Crescent Park and Greenfield Street in Petrolia could soon be designated as a district of cultural heritage value under the Ontario Heritage Act.
According to the Ministry of Culture “districts are areas whose cultural heritage value contributes to a sense of place extending beyond their individual buildings, structures and landscapes.”
Locally, Oil Springs and Enniskillen Township have gained the recognition through the act as the Oil Heritage District. Bayfield and Downtown Goderich are also examples of areas with a heritage designation.
The two adjacent Petrolia neighbourhood contain some of the oldest original homes in town and have long been recognized as unique. But the Petrolia Heritage Committee has been working over the years to document just how important the homes are.
“There has been quite a bit of research in the area; we’ve documented each property,” says Martin Dillon, chair of the committee. He expects the town will have submitted all the necessary documents for the province to declare the neighbourhoods as districts of cultural and historic value.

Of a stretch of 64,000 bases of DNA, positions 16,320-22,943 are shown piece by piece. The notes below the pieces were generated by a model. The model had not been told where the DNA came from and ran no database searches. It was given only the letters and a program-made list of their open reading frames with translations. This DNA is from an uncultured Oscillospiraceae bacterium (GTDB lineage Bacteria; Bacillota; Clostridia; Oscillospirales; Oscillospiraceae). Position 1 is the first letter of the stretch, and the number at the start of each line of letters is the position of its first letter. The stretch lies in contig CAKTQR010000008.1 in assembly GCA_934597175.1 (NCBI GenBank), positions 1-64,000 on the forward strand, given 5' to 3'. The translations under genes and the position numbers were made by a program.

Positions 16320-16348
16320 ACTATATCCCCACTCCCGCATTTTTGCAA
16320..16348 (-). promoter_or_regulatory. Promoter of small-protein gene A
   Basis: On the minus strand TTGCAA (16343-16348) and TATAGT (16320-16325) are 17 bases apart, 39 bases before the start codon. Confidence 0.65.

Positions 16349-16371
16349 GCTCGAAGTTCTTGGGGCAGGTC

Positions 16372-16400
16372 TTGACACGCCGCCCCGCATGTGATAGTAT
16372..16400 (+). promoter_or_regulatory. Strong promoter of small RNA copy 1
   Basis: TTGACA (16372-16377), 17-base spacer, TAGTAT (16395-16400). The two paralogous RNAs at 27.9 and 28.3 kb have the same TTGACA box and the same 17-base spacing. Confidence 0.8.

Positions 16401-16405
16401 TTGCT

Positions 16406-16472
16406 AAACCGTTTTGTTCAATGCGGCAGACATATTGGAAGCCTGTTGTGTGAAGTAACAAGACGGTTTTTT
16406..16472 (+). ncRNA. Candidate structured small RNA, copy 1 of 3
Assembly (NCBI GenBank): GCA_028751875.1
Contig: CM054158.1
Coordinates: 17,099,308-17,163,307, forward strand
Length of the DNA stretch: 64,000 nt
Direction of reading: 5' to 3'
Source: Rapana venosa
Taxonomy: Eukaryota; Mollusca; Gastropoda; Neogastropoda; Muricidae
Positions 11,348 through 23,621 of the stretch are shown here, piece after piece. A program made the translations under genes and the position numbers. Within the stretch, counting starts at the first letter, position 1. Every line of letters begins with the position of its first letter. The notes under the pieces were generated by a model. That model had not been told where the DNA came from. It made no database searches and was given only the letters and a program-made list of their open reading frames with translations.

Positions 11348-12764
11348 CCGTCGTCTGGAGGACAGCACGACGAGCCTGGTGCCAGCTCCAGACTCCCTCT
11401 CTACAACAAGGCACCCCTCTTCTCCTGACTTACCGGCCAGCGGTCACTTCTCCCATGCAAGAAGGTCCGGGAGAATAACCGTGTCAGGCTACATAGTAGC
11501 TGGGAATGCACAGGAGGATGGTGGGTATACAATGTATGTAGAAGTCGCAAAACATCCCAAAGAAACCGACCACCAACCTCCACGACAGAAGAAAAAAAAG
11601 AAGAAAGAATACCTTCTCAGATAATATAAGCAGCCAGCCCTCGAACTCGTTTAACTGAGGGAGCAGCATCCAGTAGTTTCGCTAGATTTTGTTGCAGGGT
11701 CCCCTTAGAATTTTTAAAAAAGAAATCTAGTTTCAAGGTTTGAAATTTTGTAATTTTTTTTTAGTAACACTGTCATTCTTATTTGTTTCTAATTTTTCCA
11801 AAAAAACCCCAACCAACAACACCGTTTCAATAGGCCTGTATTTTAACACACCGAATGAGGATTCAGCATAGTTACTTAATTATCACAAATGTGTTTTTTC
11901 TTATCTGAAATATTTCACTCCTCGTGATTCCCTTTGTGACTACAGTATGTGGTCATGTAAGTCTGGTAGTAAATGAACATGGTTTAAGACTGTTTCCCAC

“The designation would cover Greenfield Street and Crescent Park,” Dillon says. “Everyone who goes through there says it is like stepping back in time.”
“We want to conserve the area…We’re trying to sell the town as a tourist area and a Victorian Oil town, there has to be something for people to see. We are fortunate to have so much preserved.”
Once the province has approved the designation, it would be up to the town to pass a bylaw to back it up. Dillon says it would allow the town and its heritage committee a chance to look at any significant alterations to buildings in the area.
“It affords us enough time to review and consider the changes,” he says. “It doesn’t thwart development.
“We would urge people to build…architecturally more consistently with the neighbourhood.
“We want it to be consistent with the other facades…using modern materials to still reflect the façade is not a bad thing.”